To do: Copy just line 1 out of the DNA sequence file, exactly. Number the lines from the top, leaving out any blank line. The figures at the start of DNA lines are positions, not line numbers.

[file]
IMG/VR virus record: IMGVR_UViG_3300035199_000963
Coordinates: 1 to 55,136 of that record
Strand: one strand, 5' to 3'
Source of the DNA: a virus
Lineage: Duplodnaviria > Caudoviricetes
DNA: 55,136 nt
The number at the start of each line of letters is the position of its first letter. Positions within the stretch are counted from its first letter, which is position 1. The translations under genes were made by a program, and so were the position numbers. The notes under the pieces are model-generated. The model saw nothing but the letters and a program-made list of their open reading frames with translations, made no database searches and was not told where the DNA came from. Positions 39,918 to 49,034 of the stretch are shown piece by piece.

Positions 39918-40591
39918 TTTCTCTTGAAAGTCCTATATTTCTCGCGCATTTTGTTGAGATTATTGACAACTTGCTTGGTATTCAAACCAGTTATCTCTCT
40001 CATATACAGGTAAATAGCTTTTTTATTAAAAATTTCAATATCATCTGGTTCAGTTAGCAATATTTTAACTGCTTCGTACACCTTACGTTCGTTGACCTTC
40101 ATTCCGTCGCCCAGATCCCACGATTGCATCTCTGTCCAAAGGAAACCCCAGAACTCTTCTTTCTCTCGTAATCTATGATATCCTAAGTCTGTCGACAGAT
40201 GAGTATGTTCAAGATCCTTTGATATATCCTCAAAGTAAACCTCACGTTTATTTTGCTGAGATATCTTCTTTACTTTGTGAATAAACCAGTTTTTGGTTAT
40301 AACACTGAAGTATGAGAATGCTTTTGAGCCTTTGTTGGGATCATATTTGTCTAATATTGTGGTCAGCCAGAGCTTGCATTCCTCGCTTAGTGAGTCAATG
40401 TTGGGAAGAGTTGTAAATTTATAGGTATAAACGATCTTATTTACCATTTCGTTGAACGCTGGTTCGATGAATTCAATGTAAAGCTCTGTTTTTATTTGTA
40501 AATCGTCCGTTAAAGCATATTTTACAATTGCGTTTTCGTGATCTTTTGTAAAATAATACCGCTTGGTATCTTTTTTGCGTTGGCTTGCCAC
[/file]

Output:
IMG/VR virus record: IMGVR_UViG_3300035199_000963